Monday, April 10, 2006

bioMom loses kids to nonbioMom

This one has preyed on my mind for several days now, and I'm still not sure what I think. When the 7 year relationship falls apart, the two daughters by articifial insemination of a lesbian relationship, both of the same biological mother, are initially kept away from the non-biological mother (nonbioMom). But an appeal grants "shared contact". Then, bioMom with a new partner (nonbioMom2?) secretly relocates across the country. Once they're found the court grants "primary care" to nonbioMum.


The judge said: "We have moved into a world where norms that seemed safe 20 or more years ago no longer run. In the eyes of the child, the natural parent may be a non-biological parent who, by virtue of long settled care, has become the psychological parent."

OK, I guess I can see that, but by the numbers given in the article, the children, or at least the younger, have not actually spent very much of their lives in the care of the nonbioMom, but then we have only the few details in the article.

Also, the judges said: it was "a flagrant breach of the court's control of the arrangements for the children and an elaborate deception of" nonbioMom, which strikes me as a more likely reason for the court's decision -- they don't like their "control" to be undermined.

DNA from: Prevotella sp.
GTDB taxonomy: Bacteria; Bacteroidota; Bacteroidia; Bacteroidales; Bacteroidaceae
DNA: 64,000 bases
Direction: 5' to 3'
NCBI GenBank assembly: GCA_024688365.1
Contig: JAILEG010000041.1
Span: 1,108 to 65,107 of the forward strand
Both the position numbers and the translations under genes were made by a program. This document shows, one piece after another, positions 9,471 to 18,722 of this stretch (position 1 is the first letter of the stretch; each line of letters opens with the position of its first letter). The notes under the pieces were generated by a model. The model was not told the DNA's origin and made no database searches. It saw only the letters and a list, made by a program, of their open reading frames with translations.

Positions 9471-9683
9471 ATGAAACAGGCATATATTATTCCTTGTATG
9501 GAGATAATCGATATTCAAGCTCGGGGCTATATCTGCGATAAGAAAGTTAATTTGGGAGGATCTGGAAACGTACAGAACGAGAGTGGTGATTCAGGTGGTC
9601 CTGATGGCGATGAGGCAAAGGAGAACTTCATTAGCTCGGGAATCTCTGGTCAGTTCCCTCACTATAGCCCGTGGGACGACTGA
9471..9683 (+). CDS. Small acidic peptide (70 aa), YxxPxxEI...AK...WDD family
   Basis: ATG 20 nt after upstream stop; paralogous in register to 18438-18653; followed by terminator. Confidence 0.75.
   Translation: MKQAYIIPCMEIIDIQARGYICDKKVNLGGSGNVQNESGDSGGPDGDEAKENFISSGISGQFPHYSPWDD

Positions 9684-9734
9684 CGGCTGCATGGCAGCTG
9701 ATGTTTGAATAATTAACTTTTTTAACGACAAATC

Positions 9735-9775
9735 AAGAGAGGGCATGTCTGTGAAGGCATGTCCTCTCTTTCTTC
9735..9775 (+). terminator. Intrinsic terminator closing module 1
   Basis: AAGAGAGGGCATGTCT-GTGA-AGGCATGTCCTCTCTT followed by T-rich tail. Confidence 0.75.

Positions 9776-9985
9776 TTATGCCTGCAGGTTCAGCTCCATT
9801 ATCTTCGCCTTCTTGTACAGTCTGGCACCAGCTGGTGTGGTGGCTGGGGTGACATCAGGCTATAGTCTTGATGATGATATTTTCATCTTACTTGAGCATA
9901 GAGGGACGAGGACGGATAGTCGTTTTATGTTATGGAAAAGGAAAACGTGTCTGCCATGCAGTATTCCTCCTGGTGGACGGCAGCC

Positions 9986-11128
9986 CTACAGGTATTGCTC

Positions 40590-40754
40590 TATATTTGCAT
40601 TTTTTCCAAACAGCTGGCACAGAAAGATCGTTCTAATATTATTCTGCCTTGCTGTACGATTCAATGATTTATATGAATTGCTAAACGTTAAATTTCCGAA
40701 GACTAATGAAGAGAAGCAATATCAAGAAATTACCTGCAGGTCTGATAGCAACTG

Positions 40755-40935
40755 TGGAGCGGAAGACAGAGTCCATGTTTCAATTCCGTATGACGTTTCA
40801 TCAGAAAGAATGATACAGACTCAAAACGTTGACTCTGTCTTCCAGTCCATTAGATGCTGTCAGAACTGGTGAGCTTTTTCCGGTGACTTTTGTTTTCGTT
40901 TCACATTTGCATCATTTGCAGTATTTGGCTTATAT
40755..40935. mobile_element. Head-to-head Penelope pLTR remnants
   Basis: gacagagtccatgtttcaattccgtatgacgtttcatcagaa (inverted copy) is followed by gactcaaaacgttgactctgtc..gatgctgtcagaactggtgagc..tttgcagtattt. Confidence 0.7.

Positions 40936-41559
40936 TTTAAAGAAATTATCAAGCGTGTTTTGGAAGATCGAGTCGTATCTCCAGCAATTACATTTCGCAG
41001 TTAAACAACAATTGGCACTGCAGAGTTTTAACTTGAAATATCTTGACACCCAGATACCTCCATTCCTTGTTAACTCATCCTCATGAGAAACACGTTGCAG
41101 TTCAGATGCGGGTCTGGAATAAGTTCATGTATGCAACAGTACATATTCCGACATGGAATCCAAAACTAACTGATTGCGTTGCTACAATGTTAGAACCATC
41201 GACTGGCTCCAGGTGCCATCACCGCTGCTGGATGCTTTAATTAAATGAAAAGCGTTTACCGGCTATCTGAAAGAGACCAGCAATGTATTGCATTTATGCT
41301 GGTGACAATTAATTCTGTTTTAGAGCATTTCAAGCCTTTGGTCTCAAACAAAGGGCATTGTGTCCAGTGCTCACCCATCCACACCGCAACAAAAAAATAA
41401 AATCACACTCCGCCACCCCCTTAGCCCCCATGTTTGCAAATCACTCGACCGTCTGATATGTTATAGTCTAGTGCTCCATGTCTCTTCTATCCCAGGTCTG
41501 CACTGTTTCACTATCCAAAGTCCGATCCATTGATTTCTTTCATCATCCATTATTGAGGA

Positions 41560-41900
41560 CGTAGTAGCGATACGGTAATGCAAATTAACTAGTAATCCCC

That said, bioMum's behavior was certainly repugnant and most likely malicious. I'd hesitate to say that she deserved what she got, but it's sure tempting. On the other hand, as so rarely gets really asked, what of the children? How was their relationship with nonbioMum? The article doesn't actually say. The Telegraph is, predictably, more concerned with the "landmark" nature of the ruling.

"Landmark" is an interesting word to use. It implies a clearly visible, easily identifiable point by which we may orient ourselves and use to guide our way. How is this case a "landmark"? The obvious: is it that gay parental relationships should be given as much weight as straight ones? The not so obvious: is it that the courts should not be defied on pain of loss of your kids? The even less obvious, but subtly significant: is it that one parent should not interfere with the rights of access of the other? We know from the likes of Fathers4Justice that the UK is sometimes not so hot on the last, so perhaps this case can be used by even straight parents to defend against the excesses of malicious ex's.

(As ever, of course, I am given to wonder at the consequences of fatherlessness for these two girls, perhaps the one issue to which bioMom, nonbioMom and nonbioMom2 would unite in their answer.)

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